abstract = "In hybrid electric vehicles (HEV), the operation strategy strongly influences the available system power, as well as local exhaust emissions. Predictive operation strategies rely on knowledge of future traction-force demands. This predicted information can be used to balance the battery’s state of charge or the engine’s thermal system in their legal operation limits and can reduce peak loads. Assuming the air and rolling drag-coefficient to be constant, the desired vehicle velocity, vehicle-mass and longitudinal driving resistances determine the vehicle’s traction-force demand. In this paper, a novel methodology, combining a history-based prediction algorithm for estimating future traction-force demands with the parameter identification of road grade angle and vehicle mass, is proposed. It is solely based on a route-history database and internal vehicle data, available on its on-board communication and measuring systems. It complements state-of-the-art navigation software, as these systems usually are not activated on frequently driven routes. In a first step, a Kalman filter estimates the vehicle mass and the current grade angle of the road online, using the vehicle’s longitudinal equation of motion. In a second step, velocity and road gradient are predicted. This is done by comparing online vehicle data with data stored in a route history. As the steering-wheel angle correlates well with the position on a given route, it is chosen as distinctive parameter for route identification. A longitudinal vehicle model calculates the approximated future traction-force demand from the predicted velocity and road gradient trajectory, considering the online estimated vehicle mass. Then the operation strategy can determine control variables, such as the upcoming loads to the propulsion units, for a certain prediction horizon ahead of the vehicle. Validation results of the prediction system are presented for an all-electric passenger car. However, computing and memory requirements for a real-time capable hardware are not considered.",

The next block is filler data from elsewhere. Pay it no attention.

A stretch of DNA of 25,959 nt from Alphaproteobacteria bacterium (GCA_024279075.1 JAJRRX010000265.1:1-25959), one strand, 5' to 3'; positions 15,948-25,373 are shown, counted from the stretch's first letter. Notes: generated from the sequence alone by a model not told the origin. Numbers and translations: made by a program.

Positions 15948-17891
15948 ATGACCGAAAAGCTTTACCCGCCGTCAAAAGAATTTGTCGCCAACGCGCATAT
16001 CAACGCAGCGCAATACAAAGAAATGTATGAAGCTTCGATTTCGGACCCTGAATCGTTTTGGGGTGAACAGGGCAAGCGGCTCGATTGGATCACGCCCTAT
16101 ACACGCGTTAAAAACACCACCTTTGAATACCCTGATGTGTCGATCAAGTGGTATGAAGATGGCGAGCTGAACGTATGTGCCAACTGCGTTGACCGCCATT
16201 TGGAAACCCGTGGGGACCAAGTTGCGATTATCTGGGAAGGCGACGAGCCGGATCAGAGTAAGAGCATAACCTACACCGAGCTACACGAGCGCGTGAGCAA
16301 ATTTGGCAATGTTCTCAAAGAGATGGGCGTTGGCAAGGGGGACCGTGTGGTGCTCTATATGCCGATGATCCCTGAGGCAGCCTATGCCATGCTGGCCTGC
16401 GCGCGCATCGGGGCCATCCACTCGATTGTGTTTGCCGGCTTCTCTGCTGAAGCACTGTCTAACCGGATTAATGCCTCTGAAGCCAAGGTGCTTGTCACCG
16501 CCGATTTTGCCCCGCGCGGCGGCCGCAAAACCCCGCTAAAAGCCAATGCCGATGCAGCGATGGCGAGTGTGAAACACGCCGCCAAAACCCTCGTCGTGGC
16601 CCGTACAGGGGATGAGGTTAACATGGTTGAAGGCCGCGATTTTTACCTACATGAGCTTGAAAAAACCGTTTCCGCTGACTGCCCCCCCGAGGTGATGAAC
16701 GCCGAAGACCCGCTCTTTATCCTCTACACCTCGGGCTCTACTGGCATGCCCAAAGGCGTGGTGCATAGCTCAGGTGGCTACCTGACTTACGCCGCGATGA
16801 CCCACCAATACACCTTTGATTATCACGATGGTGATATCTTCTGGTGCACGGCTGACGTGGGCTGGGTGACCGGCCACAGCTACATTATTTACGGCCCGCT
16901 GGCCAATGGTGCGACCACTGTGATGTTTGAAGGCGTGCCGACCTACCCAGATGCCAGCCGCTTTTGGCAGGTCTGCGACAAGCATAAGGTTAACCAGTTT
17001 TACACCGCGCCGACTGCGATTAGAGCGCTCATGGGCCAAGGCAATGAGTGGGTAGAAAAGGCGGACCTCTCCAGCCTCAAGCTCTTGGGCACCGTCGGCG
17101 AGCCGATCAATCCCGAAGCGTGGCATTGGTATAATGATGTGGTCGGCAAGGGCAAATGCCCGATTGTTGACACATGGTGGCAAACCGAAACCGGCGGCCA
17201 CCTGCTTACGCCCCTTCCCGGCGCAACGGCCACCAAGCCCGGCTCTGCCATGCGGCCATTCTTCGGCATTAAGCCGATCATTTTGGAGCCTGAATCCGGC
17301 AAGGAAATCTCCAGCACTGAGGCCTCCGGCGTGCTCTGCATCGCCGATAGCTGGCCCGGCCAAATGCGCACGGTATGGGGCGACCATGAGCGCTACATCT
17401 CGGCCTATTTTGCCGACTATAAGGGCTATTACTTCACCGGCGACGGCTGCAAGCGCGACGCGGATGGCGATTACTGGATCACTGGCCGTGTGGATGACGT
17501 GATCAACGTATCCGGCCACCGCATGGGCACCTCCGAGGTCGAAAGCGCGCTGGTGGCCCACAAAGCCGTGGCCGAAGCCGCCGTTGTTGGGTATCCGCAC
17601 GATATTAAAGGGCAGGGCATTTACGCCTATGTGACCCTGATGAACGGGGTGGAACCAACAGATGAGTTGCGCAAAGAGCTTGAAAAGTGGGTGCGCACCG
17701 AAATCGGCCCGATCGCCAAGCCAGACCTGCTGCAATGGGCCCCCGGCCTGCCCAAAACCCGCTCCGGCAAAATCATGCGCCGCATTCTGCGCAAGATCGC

keywords = "Predictive operation strategy, road grade estimation, mass estimation, real time capability, Predictive operation strategy, mass estimation, road grade estimation, real time capability, commercial vehicle",
author = "Paul Karoshi and Karin Tieber and Christopher Kneissl and Georg Peneder and Harald Kraus and Martin Hofstetter and J{\"u}rgen Fabian and Martin Ackerl",